A newly fortified Liberal fortress took shape Monday in Newfoundland and Labrador as the party held on to most of the province’s seven seats in the federal election.
Long before the 11-week election campaign started, pundits were predicting the eastern-most province would remain a political wasteland for the Conservatives, who lost the one seat they gained in 2011 when Labrador MP Peter Penashue resigned over illegitimate campaign expenses in 2013.
The Liberals had elected five candidates in the province’s seven ridings, but the race was just getting started in the two NDP-held ridings in the St. John’s area.
When the election campaign started, the Liberals held four seats in Newfoundland and Labrador, the NDP had two, and there was one Independent.
The most closely watched race was in St. John’s South-Mount Pearl, where high-profile Liberal challenger Seamus O’Regan — a former co-host of CTV’s Canada AM — was in a race with incumbent New Democrat MP Ryan Cleary, a former journalist who has long described himself as “a fighting Newfoundlander.”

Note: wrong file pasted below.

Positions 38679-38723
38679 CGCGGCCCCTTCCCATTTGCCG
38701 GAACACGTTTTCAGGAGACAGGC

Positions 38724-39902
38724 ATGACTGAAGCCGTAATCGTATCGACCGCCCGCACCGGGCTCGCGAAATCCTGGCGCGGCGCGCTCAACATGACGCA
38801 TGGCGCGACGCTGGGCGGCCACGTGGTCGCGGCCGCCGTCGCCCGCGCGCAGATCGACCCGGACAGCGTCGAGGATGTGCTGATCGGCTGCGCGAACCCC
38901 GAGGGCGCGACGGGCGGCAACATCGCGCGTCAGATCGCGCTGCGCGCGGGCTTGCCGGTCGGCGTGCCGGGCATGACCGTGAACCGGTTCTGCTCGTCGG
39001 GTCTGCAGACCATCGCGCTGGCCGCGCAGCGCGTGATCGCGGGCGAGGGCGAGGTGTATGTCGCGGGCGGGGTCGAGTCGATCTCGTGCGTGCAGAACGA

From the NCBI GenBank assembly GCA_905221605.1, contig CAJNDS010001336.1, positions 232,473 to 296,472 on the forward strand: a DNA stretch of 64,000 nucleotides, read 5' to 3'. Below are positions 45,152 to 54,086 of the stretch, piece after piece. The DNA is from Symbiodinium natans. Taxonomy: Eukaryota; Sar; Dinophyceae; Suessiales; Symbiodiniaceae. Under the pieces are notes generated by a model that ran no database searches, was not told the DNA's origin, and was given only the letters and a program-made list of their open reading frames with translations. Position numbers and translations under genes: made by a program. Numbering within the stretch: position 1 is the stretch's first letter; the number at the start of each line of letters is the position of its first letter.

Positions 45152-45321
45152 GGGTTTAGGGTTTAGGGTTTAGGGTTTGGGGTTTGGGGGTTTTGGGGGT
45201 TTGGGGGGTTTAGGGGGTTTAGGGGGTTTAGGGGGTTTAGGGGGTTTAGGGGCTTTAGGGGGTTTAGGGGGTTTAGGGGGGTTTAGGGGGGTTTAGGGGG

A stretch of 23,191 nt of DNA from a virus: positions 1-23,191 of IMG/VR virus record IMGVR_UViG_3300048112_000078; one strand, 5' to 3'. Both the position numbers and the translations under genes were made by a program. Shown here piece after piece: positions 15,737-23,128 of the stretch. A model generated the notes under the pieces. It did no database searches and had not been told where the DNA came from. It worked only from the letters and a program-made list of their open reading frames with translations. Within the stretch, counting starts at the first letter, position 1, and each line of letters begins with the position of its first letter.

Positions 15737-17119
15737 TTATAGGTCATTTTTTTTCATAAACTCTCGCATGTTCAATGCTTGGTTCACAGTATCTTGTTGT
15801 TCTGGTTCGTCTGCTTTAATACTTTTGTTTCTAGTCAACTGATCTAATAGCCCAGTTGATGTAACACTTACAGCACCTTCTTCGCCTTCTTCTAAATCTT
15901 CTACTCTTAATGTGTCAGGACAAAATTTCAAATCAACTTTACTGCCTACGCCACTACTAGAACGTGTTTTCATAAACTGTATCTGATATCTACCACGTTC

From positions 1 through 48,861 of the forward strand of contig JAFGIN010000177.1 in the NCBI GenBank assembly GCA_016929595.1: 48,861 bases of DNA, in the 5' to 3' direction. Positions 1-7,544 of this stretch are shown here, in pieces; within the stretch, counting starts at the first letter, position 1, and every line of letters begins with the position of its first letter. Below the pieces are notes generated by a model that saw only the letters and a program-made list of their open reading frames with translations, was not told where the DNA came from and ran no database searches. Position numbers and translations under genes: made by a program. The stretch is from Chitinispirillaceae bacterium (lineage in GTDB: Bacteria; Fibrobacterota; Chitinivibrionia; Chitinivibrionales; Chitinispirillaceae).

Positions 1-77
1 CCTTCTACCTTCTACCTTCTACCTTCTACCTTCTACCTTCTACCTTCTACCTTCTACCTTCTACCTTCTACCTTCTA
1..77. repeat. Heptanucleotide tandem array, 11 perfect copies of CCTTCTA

NDP veteran Jack Harris, who once served as the leader of the provincial wing of the party, was also in a fight with a Liberal, lawyer and engineer Nick Whalen.
In the adjacent riding of Avalon, Independent MP Scott Andrews lost to Liberal Ken McDonald, the mayor of Conception Bay South, the second-largest municipality in the province.
Andrews left the Liberal caucus last March after being suspended for alleged sexual misconduct involving another MP. He has maintained the allegations against him were never substantiated and that he was denied due process by the party.
All but one riding — Long Range Mountains — had incumbents seeking re-election.
Penashue lost in his attempt to return to the Commons in Labrador, where Liberal Yvonne Jones was elected again after winning the seat in a byelection when Penashue stepped down.
The Liberals’ firm grip on the province has held fast since 2008, when then premier Danny Williams lashed out at Prime Minister Stephen Harper, accusing him of reneging on a pledge to protect the province’s offshore oil royalties from equalization clawbacks.
Provincewide disdain for Harper grew as Williams unleashed a scathing ABC (Anything But Conservative) campaign that took aim at the prime minister’s character.
Earlier this month, Williams renewed his attacks on Harper by suggesting the prime minister couldn’t be trusted to negotiate a deal under the Trans Pacific Partnership, the details of which have yet to be released. As proof, Williams said the federal Conservatives turned their backs on a commitment under a European Union trade deal to compensate the province’s fisheries industry.